A cargo aircraft crashes in a sandstorm in the Sahara with less than a dozen men on board. One of the passengers is an airplane designer who comes up with the idea of ripping off the undamaged wing and using it as the basis for a replacement aircraft they will build to escape before their food and water run out.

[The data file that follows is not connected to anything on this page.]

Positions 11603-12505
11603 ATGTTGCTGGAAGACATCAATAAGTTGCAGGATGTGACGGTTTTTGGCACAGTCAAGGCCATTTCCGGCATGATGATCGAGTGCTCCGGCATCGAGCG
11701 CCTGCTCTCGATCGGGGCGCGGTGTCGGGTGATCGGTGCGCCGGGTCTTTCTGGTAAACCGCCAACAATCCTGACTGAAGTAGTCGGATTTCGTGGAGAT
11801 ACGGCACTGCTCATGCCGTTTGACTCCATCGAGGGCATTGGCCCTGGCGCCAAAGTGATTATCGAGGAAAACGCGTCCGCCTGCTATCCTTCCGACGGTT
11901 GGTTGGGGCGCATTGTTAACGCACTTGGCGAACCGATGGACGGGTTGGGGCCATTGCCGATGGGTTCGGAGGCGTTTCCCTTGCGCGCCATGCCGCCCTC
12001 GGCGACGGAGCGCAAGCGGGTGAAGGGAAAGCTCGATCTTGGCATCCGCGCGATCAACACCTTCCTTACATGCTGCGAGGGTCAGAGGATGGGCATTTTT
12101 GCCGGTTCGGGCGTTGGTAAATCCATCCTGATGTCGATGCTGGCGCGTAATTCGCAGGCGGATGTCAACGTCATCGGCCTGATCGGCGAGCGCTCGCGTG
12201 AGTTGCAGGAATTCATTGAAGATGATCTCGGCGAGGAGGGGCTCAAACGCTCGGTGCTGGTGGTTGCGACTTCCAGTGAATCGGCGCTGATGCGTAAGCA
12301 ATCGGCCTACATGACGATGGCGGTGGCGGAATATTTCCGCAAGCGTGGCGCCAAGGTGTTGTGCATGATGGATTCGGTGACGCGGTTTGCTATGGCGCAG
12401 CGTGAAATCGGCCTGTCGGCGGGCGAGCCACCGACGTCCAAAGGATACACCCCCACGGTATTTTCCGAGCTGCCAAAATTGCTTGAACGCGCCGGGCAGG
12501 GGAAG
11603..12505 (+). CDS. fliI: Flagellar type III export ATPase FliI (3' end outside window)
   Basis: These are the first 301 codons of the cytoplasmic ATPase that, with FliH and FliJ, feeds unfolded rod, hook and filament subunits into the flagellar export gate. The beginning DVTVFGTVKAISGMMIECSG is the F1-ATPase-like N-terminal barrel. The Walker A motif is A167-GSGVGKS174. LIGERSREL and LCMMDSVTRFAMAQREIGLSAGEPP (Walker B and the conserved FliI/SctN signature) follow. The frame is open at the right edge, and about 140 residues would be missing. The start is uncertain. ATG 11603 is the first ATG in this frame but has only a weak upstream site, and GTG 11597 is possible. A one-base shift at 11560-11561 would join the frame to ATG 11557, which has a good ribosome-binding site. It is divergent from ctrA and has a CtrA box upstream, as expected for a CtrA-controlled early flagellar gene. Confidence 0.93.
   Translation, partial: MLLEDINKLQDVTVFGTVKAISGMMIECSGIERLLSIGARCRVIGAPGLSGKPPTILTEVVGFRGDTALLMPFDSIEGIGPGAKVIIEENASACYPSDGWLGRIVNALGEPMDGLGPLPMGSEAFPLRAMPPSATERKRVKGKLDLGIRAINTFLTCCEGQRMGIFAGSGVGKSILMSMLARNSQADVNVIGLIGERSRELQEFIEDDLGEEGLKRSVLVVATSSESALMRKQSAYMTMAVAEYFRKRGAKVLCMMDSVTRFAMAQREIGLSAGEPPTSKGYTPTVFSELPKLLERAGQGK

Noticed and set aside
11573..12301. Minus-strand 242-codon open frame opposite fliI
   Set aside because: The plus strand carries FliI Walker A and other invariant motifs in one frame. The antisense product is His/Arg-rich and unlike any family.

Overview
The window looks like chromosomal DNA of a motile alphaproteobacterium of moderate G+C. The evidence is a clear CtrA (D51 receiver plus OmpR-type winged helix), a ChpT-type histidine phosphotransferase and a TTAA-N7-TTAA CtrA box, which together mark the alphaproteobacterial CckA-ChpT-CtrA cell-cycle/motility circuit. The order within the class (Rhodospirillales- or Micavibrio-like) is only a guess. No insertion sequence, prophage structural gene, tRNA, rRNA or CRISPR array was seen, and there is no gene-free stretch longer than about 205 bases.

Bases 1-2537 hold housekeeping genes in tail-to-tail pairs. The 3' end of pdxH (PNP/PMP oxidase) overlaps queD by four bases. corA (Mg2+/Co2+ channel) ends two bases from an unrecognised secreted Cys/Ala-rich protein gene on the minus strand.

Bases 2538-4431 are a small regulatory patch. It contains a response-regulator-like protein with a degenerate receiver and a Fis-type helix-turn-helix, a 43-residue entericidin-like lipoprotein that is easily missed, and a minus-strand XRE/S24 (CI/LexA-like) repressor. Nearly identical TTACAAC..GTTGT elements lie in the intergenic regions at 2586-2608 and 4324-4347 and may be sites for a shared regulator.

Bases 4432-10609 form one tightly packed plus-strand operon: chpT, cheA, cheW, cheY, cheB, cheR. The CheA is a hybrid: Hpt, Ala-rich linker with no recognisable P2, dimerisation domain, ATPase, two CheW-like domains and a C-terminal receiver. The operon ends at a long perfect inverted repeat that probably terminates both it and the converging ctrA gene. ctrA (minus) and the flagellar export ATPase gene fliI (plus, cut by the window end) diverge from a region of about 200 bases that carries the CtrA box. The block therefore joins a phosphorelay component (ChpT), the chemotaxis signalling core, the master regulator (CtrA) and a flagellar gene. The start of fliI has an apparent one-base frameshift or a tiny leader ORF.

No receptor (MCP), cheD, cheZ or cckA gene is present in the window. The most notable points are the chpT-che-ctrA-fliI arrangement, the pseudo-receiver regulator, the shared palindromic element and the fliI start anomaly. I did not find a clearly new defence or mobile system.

Absorbing character piece that's acted accordingly. A transport aeroplane carrying an assortment of men crash lands in the Sahara desert, these men must group together in spite of their varying indifference's and build another plane out of the wreckage. It perhaps, on the surface, doesn't sound much does it? We as viewers are asked to spend over two hours watching these men interact with each other with differing results. The location stays the same, it is just sand, sun, and men awaiting death. Yet the film is one of the best exponents of the character piece because the characters each have their own personal hang ups. Be it carrying scars from the war, or a class difference of upbringing, or that demon addiction to alcohol, these men have to overcome themselves before they can overcome the biggest hurdle in front of them. Boasting what reads as a who's who of great character actors, The Flight Of The Phoenix becomes a riveting watch because we feel the stifled nature of their plight, because we are blessed to have these wonderful actors fully realising the great writing from Lukas Heller. It is absorbing, it is very sharp, and fittingly we get a twist that makes the ending even more rewarding. Highly Recommended. 8/10